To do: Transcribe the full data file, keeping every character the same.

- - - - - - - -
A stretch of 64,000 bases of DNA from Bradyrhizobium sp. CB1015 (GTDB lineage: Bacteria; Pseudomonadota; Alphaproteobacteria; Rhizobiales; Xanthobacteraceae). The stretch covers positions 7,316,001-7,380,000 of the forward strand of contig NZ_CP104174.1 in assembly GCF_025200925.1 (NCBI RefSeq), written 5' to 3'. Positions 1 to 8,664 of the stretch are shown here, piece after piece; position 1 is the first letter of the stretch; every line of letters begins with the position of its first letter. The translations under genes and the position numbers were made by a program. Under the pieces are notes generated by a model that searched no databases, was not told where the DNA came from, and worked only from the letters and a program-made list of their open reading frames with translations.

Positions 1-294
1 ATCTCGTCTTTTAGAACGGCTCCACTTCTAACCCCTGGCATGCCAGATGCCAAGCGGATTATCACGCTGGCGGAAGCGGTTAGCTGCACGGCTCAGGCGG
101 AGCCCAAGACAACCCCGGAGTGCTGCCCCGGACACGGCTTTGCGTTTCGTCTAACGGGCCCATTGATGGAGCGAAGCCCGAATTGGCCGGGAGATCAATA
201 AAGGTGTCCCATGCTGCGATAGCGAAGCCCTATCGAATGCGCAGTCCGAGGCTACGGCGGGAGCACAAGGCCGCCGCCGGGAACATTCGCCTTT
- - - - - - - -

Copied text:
A stretch of 64,000 bases of DNA from Bradyrhizobium sp. CB1015 (GTDB lineage: Bacteria; Pseudomonadota; Alphaproteobacteria; Rhizobiales; Xanthobacteraceae). The stretch covers positions 7,316,001-7,380,000 of the forward strand of contig NZ_CP104174.1 in assembly GCF_025200925.1 (NCBI RefSeq), written 5' to 3'. Positions 1 to 8,664 of the stretch are shown here, piece after piece; position 1 is the first letter of the stretch; every line of letters begins with the position of its first letter. The translations under genes and the position numbers were made by a program. Under the pieces are notes generated by a model that searched no databases, was not told where the DNA came from, and worked only from the letters and a program-made list of their open reading frames with translations.

Positions 1-294
1 ATCTCGTCTTTTAGAACGGCTCCACTTCTAACCCCTGGCATGCCAGATGCCAAGCGGATTATCACGCTGGCGGAAGCGGTTAGCTGCACGGCTCAGGCGG
101 AGCCCAAGACAACCCCGGAGTGCTGCCCCGGACACGGCTTTGCGTTTCGTCTAACGGGCCCATTGATGGAGCGAAGCCCGAATTGGCCGGGAGATCAATA
201 AAGGTGTCCCATGCTGCGATAGCGAAGCCCTATCGAATGCGCAGTCCGAGGCTACGGCGGGAGCACAAGGCCGCCGCCGGGAACATTCGCCTTT